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More work needed on falls
Reducing falls remains a challenge, especially as more hospital patients tend to be older, sicker and weaker. Allina Hospitals and others are assessing patients early for fall risks and giving them red socks so staff can watch for them. The University of Minnesota Medical Center, Fairview, improved supervision of patients during shift changes so they wouldn’t try to get up or go to the bathroom unsupervised. Lakewood Health System in rural Staples, Minn., used a state grant to purchase equipment that stabilizes and protects patients from falls during physical therapy.
But the state adverse-event report noted that some of the basics aren’t being done. While most patients who suffered fatal or disabling falls last year were assessed for their risks, less than half had been placed in beds that could be lowered to the floor to reduce the potential for harm if a patient were to fall out of bed. None had protective floor mats below their beds, either.
The report of nine medication errors resulting in deaths or disabilities last year was the second-highest total in 10 years of reporting.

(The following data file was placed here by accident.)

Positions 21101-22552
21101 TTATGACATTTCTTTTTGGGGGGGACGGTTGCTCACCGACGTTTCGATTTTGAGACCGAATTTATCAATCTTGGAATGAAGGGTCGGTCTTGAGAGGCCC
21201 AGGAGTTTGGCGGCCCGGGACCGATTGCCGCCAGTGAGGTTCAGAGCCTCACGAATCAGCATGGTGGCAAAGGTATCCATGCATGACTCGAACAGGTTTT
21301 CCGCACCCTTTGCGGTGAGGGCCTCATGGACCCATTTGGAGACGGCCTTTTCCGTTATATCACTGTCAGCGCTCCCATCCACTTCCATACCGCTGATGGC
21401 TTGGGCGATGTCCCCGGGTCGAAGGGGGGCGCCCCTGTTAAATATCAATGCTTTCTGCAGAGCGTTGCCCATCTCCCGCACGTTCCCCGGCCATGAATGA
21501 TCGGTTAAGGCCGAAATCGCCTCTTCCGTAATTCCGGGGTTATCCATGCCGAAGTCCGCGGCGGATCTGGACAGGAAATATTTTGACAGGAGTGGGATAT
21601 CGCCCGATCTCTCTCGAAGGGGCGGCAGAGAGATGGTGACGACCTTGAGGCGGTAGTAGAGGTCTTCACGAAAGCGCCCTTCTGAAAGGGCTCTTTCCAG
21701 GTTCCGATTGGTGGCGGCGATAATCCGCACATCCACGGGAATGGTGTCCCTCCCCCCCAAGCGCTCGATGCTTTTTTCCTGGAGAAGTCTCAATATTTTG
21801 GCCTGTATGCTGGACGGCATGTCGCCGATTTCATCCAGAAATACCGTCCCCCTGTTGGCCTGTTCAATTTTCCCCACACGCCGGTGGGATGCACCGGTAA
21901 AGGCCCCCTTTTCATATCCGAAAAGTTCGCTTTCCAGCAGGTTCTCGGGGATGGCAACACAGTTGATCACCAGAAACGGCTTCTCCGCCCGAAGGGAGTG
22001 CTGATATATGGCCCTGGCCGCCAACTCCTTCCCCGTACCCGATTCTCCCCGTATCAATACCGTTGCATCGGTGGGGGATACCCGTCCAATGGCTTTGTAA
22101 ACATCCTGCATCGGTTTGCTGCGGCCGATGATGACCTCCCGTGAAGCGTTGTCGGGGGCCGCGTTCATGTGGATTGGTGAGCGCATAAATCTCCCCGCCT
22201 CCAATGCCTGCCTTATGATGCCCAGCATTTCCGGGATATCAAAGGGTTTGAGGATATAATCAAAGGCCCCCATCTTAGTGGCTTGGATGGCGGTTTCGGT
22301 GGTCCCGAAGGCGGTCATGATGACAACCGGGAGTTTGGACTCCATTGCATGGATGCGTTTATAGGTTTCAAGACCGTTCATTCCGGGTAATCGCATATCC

Most large hospitals have digitized their prescribing systems, so that bar codes can be used to verify that drugs are matched to the correct patients. But the adverse-event report, produced by the state Health Department and the Minnesota Hospital Association, showed that errors happened anyway.
In one instance, a staff person chose the wrong medication off a cart during an emergency. In another, a doctor ordered a medication before reviewing a patient’s chart that would have showed the drug would be harmful.
Fairview’s University Hospital reported five medication errors and 26 errors overall. It often reports the most errors of any hospital, in part because it treats the highest number of patients and some of the most challenging cases. But last year’s result was a decline from 35 errors the previous year.
Whether the high numbers look bad, the reality is that the aggressive reporting has made the hospital safer and has contributed to the “knowledge base” in Minnesota that has made all hospitals safer, said Carolyn Wilson, president of the medical center.
“We’re willing to take the risk, if you will, that people might misperceive” the results, she said, “because we think patient safety is the ultimate.”
Jeremy Olson • 612-673-7744